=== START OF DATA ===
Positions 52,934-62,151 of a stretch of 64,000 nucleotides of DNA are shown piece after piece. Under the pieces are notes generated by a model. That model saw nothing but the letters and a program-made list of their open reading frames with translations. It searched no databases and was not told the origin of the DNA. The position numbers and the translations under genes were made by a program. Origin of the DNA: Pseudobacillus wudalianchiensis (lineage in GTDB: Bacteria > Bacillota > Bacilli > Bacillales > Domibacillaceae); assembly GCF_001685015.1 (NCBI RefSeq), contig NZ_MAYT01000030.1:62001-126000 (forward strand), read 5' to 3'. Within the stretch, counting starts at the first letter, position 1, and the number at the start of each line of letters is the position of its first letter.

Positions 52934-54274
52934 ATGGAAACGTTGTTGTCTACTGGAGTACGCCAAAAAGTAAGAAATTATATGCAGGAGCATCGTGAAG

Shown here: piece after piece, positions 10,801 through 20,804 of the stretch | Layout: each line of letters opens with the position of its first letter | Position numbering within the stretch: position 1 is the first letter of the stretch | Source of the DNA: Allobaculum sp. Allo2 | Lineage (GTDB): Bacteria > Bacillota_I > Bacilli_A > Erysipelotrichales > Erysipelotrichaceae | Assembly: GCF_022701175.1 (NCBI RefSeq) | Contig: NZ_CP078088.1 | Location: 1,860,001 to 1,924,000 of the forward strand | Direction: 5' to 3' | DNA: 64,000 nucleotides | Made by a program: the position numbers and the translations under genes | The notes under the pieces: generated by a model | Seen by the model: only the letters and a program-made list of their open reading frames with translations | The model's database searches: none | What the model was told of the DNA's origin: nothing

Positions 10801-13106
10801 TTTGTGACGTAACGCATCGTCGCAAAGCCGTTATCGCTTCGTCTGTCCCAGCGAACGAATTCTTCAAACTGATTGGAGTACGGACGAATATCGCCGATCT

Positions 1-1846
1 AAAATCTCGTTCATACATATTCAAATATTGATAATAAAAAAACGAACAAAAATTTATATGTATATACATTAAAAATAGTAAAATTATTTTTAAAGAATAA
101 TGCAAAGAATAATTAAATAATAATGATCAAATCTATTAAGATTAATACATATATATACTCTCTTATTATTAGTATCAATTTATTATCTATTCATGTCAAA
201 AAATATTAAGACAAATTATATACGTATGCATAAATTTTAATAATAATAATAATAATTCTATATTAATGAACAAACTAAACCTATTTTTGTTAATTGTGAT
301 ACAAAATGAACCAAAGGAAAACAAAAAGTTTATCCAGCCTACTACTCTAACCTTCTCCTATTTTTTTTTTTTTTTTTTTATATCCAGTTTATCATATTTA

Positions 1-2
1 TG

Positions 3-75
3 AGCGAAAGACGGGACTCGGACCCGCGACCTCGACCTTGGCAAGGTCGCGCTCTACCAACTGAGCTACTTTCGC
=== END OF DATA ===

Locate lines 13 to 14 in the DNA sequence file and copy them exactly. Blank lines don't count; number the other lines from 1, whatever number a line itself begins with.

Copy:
1 TG

Positions 3-75